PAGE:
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When Malcolm Sargent had a 1949 South American tour that included Brazil, and was not in the least put out at the authorities' last-minute inability to decide what time his concerts should begin, he found occasion to visit Villa-Lobos and manage some suave appreciation of the bad records of his music with which he was entertained. Both men could only have been delighted by a CD such as this, part of a systematic exploration of the Villa-Lobos symphonies, spanning a forty-year period during which music turned somersaults and Villa-Lobos developed enormously in stylistic cogency and power.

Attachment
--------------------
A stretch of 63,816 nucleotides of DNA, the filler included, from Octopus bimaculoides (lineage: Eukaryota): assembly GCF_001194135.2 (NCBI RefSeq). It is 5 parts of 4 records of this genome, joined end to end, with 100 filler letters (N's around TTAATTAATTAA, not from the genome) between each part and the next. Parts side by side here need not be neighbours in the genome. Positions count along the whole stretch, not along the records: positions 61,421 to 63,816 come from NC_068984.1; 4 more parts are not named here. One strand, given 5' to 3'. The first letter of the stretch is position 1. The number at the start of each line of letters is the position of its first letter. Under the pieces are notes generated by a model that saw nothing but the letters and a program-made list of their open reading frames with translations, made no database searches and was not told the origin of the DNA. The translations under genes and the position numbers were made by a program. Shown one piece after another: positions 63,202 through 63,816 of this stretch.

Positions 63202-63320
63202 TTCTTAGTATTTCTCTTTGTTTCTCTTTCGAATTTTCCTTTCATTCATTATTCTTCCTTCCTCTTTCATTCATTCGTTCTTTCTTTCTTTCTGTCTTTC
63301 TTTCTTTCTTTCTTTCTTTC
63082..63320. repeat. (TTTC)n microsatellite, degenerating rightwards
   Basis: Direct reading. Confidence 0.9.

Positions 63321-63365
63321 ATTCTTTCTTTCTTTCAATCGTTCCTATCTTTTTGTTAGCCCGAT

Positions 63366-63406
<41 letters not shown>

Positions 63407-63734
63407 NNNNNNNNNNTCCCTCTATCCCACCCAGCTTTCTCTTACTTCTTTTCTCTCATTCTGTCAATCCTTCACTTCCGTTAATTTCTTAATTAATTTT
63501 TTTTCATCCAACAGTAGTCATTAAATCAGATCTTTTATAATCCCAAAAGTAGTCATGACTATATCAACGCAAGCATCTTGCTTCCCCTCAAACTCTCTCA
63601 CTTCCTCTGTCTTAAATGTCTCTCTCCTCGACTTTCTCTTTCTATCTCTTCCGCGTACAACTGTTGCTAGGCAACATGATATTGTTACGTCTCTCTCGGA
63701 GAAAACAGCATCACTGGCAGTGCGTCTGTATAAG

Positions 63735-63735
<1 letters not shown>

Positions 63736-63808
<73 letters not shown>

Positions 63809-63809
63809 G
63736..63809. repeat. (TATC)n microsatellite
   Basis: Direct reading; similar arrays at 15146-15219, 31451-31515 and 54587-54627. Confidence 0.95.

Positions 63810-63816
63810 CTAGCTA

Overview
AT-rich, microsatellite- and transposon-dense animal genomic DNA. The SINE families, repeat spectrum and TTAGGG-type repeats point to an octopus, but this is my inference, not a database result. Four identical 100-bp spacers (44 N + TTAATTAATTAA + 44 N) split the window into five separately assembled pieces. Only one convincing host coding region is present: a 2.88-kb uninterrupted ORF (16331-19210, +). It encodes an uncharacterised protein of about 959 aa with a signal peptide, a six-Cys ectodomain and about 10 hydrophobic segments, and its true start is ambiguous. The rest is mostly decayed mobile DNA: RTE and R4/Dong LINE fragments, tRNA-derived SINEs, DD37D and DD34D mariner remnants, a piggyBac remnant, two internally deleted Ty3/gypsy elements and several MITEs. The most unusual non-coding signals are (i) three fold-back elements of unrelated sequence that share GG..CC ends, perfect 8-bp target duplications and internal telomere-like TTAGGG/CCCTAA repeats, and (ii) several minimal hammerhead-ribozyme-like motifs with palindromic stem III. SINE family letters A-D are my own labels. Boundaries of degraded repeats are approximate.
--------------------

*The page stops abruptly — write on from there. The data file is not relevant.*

Sinfonietta No 1 dates from 1916, the same year as Symphony No 1. It is dedicated to Mozart's memory, and is said to contain two of his themes, neither of which did I discover. If they lurk somewhere in a middle part, I might be forgiven; perhaps otherwise not. The first theme does not in the least suggest to me 'the aristocratic elegance of the eighteenth century'. It is none the worse for that. The pounding, persistent bass gradually allows a fine cantilena to develop [listen -- track 5, 0:00-1:20]. The finale indulges in the sort of grotesquerie that demonstrates the eighteenth century has in fact disappeared for ever [listen -- track 7, 1:56-2:58].

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Copyright © 4 September 2004 Robert Anderson, Cairo, Egypt


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